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Open AccessArticle

Vitamin and Mineral Supplementation Practices in Preterm Infants: A Survey of Australian and New Zealand Neonatal Intensive and Special Care Units

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Department of Dietetics and Nutrition, The Royal Women’s Hospital, Melbourne, VIC 3052, Australia
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Department of Dietetics and Nutrition, Monash Children’s Hospital, Melbourne, VIC 3168, Australia
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Department of Rural Health, Faculty of Health and Medicine, The University of Newcastle, Tamworth, NSW 2340, Australia
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Department of Dietetics and Nutrition, Tamworth Rural Referral Hospital, Tamworth, NSW 2340, Australia
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Department of Dietetics and Food Services, Mater Group, South Brisbane, QLD 4101, Australia
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Department of Dietetics and Nutrition, Fiona Stanley Hospital, Perth, WA 6150, Australia
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Department of Dietetics and Nutrition, Starship Child Health, Auckland City Hospital, Auckland 1023, New Zealand
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Liggins Institute, University of Auckland, Auckland 1142, New Zealand
*
Author to whom correspondence should be addressed.
Nutrients 2020, 12(1), 51; https://doi.org/10.3390/nu12010051
Received: 28 November 2019 / Revised: 14 December 2019 / Accepted: 19 December 2019 / Published: 23 December 2019
Preterm infants are at increased risk of micronutrient deficiencies as a result of low body stores, maternal deficiencies, and inadequate supplementations. The aim of this survey was to investigate current vitamin and mineral supplementation practices and compare these with published recommendations and available evidence on dosages and long-term outcomes of supplementations in preterm infants. In 2018, a two-part electronic survey was emailed to 50 Australasian Neonatal Dietitians Network (ANDiN) member and nonmember dietitians working in neonatal units in Australia and New Zealand. For inpatients, all units prescribed between 400 and 500 IU/day vitamin D, compared to a recommended intake range of 400–1000 IU/day. Two units prescribed 900–1000 IU/day at discharge. For iron, 83% of respondents prescribed within the recommended intake range of 2–3 mg/kg/day for inpatients. Up to 10% of units prescribed 6 mg/kg/day for inpatients and at discharge. More than one-third of units reported routine supplementations of other micronutrients, including calcium, phosphate, vitamin E, and folic acid. There was significant variation between neonatal units in vitamin and mineral supplementation practices, which may contribute to certain micronutrient intakes above or below recommended ranges for gestational ages or birth weights. The variations in practice are in part due to differences in recommended vitamin and mineral intakes between expert groups and a lack of evidence supporting the recommendations for supplementations. View Full-Text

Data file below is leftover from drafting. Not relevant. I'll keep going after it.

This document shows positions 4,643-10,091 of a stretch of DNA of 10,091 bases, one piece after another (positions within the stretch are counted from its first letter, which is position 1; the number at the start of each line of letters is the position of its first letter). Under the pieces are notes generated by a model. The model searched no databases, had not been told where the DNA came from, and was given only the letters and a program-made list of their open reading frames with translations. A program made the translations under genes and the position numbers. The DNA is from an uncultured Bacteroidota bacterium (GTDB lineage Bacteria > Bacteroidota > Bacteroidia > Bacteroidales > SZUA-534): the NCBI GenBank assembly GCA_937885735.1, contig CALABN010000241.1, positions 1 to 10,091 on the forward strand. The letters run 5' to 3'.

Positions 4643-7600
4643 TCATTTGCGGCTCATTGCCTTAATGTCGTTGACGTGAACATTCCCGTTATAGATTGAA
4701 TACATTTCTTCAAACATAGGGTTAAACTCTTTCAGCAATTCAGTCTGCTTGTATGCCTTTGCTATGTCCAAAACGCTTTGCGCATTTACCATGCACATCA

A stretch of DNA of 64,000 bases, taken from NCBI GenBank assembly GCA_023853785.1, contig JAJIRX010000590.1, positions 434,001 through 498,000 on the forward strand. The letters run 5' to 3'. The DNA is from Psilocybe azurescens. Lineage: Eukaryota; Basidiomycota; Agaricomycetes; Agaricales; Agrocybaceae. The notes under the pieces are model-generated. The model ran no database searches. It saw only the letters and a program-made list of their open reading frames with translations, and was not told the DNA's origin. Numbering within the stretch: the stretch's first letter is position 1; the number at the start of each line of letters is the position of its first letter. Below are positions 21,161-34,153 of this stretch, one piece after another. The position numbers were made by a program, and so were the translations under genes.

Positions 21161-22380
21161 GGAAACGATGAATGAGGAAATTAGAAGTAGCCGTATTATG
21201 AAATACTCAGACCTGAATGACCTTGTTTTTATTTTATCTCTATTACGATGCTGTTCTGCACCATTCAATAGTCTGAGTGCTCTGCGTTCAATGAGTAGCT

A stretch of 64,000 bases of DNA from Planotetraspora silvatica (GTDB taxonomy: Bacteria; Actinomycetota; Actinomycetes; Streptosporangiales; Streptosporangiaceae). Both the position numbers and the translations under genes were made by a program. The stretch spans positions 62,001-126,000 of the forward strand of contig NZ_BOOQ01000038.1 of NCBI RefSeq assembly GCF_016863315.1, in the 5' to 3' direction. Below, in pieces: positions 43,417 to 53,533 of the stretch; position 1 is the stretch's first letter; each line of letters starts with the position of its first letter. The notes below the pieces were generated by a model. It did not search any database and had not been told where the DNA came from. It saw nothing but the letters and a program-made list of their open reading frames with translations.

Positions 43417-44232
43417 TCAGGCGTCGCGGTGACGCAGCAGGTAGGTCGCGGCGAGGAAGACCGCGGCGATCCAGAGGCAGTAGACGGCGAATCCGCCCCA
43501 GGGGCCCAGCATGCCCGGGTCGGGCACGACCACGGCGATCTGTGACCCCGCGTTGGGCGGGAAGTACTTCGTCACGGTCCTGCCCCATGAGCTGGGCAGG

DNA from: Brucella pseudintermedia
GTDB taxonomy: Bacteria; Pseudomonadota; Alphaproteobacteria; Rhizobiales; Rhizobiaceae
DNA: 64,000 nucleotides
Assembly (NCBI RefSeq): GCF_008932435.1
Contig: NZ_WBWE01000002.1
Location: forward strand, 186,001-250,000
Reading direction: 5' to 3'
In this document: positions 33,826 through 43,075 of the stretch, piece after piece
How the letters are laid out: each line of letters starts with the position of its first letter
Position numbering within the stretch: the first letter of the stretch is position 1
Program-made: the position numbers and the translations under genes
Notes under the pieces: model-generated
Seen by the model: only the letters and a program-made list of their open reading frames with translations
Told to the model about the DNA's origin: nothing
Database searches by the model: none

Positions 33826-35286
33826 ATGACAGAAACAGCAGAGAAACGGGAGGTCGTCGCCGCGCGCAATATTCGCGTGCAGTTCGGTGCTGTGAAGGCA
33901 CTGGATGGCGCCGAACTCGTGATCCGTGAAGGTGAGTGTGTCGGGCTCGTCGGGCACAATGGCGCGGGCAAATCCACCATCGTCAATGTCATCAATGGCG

Keywords: neonatal; preterm; vitamin; mineral; supplementations neonatal; preterm; vitamin; mineral; supplementations
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MDPI and ACS Style

Oliver, C.; Watson, C.; Crowley, E.; Gilroy, M.; Page, D.; Weber, K.; Messina, D.; Cormack, B. Vitamin and Mineral Supplementation Practices in Preterm Infants: A Survey of Australian and New Zealand Neonatal Intensive and Special Care Units. Nutrients 2020, 12, 51.

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